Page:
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Lesson 21


Distinguish between and solve real-world problems involving volume and surface area.

Common Core Standards

Core Standards


  • 7.G.B.6 — Solve real-world and mathematical problems involving area, volume and surface area of two- and three-dimensional objects composed of triangles, quadrilaterals, polygons, cubes, and right prisms.

Foundational Standards


  • 6.G.A.2

  • 6.G.A.4

Criteria for Success


  1. Determine if a real-world situation describes surface area or volume. 
  2. Solve multi-step real-world problems involving volume and surface area of three-dimensional figures. 

Tips for Teachers


This lesson brings together students’ skills in working with 3-D figures, distinguishing between contexts that call for volume vs. those that call for surface area.

Remote Learning Guidance

If you need to adapt or shorten this lesson for remote learning, we suggest prioritizing Anchor Problem 1 (benefits from discussion) and Anchor Problem 2 (can be done independently). Find more guidance on adapting our math curriculum for remote learning here.

Fishtank Plus

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  • Problem Set
  • Student Handout Editor
  • Google Classrom Integration
  • Vocabulary Package


Anchor Problems


Problem 1

Determine if each situation below would be solved by finding the surface area or the volume of the object. Explain your reasoning.

  1. How much wrapping paper is needed to wrap a present?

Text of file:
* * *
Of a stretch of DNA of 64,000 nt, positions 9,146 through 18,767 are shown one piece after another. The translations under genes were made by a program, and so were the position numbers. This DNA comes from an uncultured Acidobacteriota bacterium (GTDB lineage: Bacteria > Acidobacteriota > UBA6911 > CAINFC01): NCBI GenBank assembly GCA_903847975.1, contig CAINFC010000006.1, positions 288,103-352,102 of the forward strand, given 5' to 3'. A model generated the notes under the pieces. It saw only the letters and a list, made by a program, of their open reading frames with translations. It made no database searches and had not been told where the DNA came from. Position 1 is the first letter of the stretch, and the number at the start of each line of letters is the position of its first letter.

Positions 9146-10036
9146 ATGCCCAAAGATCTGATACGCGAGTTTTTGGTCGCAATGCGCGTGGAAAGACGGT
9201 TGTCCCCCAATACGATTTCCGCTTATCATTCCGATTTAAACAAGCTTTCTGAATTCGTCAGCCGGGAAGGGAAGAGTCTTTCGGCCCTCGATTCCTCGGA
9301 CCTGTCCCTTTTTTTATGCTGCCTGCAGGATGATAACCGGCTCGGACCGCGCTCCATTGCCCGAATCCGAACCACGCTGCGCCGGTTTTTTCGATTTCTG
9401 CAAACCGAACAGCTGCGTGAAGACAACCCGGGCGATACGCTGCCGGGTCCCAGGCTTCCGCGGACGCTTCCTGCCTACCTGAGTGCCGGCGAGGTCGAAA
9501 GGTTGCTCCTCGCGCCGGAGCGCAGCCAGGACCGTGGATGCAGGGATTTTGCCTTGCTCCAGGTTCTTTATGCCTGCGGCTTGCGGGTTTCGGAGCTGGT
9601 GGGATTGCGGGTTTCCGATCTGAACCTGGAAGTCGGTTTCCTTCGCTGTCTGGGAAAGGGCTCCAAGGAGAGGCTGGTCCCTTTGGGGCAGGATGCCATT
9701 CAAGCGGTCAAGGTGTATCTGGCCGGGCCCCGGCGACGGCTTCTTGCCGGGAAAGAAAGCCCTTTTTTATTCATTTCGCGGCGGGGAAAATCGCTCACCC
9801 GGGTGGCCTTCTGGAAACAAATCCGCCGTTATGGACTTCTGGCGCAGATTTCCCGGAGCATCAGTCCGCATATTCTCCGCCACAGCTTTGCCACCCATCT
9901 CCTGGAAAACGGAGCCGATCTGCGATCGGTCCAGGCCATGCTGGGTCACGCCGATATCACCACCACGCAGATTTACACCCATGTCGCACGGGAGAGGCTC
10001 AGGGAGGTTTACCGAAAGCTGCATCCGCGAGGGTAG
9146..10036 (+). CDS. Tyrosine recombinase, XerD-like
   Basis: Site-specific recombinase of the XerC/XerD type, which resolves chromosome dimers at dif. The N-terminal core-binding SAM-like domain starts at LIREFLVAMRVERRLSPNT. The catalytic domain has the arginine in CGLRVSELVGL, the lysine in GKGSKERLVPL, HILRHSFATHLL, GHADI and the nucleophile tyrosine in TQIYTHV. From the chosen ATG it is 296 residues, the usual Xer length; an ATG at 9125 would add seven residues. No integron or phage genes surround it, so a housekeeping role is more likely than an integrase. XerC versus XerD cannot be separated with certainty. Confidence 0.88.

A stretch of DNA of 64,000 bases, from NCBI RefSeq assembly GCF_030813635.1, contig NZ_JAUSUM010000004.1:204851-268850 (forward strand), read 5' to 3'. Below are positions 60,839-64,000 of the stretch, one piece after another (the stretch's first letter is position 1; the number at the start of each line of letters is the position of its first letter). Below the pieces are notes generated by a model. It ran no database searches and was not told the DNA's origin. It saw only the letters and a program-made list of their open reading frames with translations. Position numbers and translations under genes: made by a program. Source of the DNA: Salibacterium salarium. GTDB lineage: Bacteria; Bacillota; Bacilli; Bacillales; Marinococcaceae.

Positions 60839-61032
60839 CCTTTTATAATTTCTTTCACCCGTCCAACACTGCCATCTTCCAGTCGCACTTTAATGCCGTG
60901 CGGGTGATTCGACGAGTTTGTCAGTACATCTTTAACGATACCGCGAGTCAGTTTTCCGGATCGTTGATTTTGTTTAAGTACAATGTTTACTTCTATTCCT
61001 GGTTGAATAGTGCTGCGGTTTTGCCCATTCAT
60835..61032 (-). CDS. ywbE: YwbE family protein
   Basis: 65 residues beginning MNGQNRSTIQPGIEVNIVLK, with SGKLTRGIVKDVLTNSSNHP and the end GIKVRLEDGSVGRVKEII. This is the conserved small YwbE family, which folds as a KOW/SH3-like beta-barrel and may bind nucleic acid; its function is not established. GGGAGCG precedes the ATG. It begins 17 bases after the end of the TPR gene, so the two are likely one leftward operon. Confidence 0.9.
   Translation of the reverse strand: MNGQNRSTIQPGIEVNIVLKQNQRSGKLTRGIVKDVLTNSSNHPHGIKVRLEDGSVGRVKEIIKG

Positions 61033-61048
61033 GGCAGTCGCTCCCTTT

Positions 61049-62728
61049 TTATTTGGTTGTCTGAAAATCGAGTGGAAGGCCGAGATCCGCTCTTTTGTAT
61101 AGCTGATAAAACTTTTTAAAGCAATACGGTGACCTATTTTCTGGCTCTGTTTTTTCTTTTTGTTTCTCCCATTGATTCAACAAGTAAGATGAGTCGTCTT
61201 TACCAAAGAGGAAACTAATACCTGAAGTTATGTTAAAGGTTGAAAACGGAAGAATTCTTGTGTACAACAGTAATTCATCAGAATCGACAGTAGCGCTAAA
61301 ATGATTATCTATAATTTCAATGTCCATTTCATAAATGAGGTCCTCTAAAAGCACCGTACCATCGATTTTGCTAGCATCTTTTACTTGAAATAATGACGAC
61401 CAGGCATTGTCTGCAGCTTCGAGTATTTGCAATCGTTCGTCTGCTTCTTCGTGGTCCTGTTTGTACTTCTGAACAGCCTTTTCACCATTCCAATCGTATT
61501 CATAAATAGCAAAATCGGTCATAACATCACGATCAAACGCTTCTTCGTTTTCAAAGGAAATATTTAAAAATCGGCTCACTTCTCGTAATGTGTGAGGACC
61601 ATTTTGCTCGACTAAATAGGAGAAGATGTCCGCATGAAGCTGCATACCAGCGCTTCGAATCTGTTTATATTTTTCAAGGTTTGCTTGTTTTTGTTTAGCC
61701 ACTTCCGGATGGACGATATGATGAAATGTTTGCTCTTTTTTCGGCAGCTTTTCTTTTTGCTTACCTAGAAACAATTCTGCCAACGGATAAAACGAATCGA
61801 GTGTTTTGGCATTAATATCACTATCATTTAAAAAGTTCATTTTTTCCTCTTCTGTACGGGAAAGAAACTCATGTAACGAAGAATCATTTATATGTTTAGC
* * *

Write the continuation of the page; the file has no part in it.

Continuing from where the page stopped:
2. How much water will fill a fish tank?
  3. How much cardboard is needed to create an open box?
  4. How many cubic inches of dirt will a box hold?
  5. How much snow is covering a driveway?

Guiding Questions

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Problem 2

At a daycare, Kiran sees children climbing on this foam play structure.

Kiran is thinking about building a structure like this for his younger cousins to play on.

  1. The entire structure is made out of soft foam so the children don’t hurt themselves. How much foam would Kiran need to build this play structure?
  2. The entire structure is covered with vinyl so it is easy to wipe clean. How much vinyl would Kiran need to build this play structure?
  3. The foam costs $$1¢$$ per $$\mathrm{in^3}$$. The table below lists the costs for different amounts of vinyl. What is the total cost for all the foam and vinyl needed to build this play structure?
  Vinyl ($$\mathrm{in^3}$$) Cost ($)
Row 1 75 0.45
Row 2 125 0.75

Guiding Questions

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Open Up Resources Foam Play Structure

Foam Play Structure is made available by Open Up Resources under the CC BY 4.0 license. Copyright © 2017 Open Up Resources. Download for free at Accessed March 10, 2018, 1:39 p.m..

Modified by Fishtank Learning, Inc.

Problem Set


With Fishtank Plus, you can download a complete problem set and answer key for this lesson. Download Sample

The following resources include problems and activities aligned to the objective of the lesson that can be used to create your own problem set.

Target Task


Arlo is building a sandbox for the neighborhood park. The dimensions are shown below.

  1. Arlo is planning to build the sandbox out of wood. How many square feet of wood will he need to make the box?
  2. The sandbox will be filled ¾ of the way with sand. How many cubic feet of sand will Arlo need?

Mastery Response


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